If you want to confirm whether your teen is constipated or find out just how clogged her rectum is, get an X-ray. (Yes, X-rays for constipation are safe.)
By far the most effective way to tackle bedwetting is a daily enema regimen, such as the Modified O’Regan Protocol, pioneered by pediatric kidney specialist Sean O’Regan, M.D. Yes, daily enemas are really, truly safe for children and ensure the the rectum remains clear long enough to bounce back to size. Occasional Miralax clean-outs, followed by a daily maintenance dose, work for some children but tend to be far less effective (and a lot more messy), especially in the long run.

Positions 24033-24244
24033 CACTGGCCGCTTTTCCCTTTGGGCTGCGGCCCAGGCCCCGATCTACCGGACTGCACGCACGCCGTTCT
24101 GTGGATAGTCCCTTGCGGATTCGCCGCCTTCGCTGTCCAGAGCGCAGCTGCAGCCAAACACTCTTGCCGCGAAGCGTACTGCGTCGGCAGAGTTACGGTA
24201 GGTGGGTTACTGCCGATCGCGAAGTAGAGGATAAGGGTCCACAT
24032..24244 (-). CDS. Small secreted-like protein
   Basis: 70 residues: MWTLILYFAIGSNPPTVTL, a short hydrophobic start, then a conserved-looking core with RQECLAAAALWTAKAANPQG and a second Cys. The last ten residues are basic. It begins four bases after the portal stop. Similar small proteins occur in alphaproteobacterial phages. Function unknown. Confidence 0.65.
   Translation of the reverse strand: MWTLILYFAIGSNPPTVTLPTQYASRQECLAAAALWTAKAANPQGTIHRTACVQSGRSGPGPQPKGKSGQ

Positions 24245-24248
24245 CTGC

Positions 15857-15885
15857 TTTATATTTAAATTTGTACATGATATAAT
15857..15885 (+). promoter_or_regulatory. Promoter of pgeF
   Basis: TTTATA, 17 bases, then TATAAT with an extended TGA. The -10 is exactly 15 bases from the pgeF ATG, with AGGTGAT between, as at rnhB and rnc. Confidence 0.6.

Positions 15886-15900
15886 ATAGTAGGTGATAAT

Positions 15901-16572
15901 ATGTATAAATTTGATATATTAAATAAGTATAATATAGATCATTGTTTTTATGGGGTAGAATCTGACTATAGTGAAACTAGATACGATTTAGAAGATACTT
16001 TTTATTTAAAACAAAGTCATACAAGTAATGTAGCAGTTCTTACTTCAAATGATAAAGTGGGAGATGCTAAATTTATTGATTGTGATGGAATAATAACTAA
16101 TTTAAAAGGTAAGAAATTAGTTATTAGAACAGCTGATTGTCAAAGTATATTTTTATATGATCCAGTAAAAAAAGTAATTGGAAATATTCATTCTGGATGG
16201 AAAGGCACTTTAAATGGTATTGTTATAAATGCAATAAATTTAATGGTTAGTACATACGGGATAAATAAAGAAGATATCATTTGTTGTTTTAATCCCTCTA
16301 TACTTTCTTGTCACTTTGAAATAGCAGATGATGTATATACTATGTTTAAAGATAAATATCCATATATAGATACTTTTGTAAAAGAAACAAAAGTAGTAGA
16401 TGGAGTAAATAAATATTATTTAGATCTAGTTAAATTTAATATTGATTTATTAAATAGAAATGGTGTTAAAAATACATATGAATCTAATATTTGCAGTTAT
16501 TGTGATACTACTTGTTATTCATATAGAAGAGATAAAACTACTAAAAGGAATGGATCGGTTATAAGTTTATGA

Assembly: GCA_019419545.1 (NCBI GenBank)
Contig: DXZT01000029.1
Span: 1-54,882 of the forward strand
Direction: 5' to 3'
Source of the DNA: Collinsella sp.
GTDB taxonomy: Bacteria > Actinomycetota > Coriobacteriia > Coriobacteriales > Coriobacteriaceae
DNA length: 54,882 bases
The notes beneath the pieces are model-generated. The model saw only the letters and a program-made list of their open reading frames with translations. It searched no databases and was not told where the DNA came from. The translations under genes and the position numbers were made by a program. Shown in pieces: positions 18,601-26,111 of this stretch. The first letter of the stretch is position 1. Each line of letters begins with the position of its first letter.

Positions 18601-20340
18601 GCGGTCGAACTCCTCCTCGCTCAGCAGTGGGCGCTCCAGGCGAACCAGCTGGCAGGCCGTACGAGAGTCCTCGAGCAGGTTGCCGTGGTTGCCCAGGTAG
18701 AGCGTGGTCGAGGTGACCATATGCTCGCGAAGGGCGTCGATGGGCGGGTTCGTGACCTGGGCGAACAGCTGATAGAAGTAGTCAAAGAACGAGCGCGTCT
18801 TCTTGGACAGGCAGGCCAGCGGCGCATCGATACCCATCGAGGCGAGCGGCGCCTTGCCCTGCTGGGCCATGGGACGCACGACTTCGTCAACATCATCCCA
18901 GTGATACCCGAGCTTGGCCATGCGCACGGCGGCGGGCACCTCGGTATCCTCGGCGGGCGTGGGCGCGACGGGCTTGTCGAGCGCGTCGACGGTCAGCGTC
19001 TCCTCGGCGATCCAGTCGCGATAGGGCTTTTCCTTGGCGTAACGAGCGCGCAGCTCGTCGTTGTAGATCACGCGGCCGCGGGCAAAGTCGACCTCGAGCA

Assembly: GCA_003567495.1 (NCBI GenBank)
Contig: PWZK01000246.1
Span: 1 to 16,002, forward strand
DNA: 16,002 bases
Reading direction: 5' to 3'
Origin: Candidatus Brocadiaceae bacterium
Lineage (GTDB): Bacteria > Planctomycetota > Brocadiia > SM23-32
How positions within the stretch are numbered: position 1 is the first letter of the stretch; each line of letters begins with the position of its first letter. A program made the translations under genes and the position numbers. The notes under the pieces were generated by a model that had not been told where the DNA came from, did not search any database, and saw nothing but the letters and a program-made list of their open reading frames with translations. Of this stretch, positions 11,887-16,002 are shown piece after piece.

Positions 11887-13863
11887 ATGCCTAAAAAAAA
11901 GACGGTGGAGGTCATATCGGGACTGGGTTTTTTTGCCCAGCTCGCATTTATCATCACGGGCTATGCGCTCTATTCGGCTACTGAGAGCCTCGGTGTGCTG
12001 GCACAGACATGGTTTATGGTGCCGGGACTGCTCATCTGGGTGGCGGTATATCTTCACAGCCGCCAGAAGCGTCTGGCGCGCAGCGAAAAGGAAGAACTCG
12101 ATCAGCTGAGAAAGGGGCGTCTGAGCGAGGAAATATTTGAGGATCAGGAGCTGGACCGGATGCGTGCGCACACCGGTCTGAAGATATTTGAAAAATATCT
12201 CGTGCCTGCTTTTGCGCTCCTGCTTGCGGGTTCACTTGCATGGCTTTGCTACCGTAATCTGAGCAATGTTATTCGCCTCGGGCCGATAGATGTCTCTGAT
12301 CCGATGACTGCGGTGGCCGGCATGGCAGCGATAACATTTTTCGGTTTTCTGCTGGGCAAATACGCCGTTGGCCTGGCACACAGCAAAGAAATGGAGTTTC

It’s impossible to know how quickly a teenager will respond to M.O.P. Some teens, especially those who have never been treated for constipation, get better within a few weeks. But that’s not the norm. When a child’s rectum has been stretched for literally a decade, resolving the problem can be a long and difficult haul, taking many months or longer.